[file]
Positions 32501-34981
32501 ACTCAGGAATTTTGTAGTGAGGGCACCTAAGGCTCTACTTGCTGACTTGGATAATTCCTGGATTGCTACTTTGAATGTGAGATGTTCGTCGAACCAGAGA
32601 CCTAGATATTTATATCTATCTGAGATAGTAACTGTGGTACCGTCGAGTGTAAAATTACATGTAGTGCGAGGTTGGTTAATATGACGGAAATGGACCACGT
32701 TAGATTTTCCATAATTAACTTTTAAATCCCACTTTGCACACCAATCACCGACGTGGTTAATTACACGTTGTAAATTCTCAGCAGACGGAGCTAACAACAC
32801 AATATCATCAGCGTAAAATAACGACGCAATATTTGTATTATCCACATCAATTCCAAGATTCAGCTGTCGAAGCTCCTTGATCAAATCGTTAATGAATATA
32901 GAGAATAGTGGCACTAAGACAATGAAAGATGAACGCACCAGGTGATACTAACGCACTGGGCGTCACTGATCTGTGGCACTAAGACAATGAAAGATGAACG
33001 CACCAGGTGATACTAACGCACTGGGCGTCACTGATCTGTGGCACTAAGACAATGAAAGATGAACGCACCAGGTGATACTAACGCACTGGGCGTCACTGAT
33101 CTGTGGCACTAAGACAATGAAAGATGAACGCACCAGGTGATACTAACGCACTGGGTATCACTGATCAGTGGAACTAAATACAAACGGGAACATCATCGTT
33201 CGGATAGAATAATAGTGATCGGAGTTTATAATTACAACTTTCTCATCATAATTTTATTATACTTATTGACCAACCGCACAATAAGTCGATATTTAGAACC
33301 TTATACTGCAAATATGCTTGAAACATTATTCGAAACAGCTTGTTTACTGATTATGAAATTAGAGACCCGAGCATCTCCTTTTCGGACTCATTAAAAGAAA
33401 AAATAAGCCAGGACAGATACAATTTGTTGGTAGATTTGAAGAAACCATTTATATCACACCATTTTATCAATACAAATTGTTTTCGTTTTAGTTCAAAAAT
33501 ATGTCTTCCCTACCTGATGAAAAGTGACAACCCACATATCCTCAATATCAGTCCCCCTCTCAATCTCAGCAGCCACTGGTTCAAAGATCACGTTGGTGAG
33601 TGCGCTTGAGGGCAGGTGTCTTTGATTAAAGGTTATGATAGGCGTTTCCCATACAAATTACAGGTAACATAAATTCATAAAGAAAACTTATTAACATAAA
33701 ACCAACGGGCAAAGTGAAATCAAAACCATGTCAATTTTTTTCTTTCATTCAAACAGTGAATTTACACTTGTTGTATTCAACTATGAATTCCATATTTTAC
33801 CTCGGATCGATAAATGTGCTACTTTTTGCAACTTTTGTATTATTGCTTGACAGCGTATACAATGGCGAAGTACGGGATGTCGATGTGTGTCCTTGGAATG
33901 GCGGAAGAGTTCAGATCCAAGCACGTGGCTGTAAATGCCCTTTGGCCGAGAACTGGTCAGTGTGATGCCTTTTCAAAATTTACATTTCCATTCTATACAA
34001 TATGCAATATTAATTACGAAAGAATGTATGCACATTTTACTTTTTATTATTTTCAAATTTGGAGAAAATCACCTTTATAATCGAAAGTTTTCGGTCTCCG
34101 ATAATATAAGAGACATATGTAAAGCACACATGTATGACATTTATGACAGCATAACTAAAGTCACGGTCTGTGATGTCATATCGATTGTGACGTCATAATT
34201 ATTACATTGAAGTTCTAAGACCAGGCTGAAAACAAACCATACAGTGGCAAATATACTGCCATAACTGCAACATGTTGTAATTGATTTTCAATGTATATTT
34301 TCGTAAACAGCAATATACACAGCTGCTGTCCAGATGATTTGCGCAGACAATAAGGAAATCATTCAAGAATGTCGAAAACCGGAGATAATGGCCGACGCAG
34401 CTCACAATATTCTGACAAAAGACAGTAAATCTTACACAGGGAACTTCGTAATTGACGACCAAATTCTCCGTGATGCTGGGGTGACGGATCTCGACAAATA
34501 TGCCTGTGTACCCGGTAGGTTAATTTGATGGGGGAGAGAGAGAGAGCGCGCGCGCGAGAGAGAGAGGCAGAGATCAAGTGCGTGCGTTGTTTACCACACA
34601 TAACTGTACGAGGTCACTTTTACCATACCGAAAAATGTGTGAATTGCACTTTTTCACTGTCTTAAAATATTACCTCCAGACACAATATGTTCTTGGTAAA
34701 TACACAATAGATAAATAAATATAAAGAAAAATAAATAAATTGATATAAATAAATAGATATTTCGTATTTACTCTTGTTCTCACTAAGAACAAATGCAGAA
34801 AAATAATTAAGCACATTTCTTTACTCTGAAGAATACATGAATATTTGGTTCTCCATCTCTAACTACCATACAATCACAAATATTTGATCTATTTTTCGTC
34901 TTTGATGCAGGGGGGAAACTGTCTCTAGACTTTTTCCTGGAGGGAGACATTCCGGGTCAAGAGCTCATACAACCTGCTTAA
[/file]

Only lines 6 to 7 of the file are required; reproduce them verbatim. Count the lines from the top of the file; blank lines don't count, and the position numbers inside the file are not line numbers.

32901 GAGAATAGTGGCACTAAGACAATGAAAGATGAACGCACCAGGTGATACTAACGCACTGGGCGTCACTGATCTGTGGCACTAAGACAATGAAAGATGAACG
33001 CACCAGGTGATACTAACGCACTGGGCGTCACTGATCTGTGGCACTAAGACAATGAAAGATGAACGCACCAGGTGATACTAACGCACTGGGCGTCACTGAT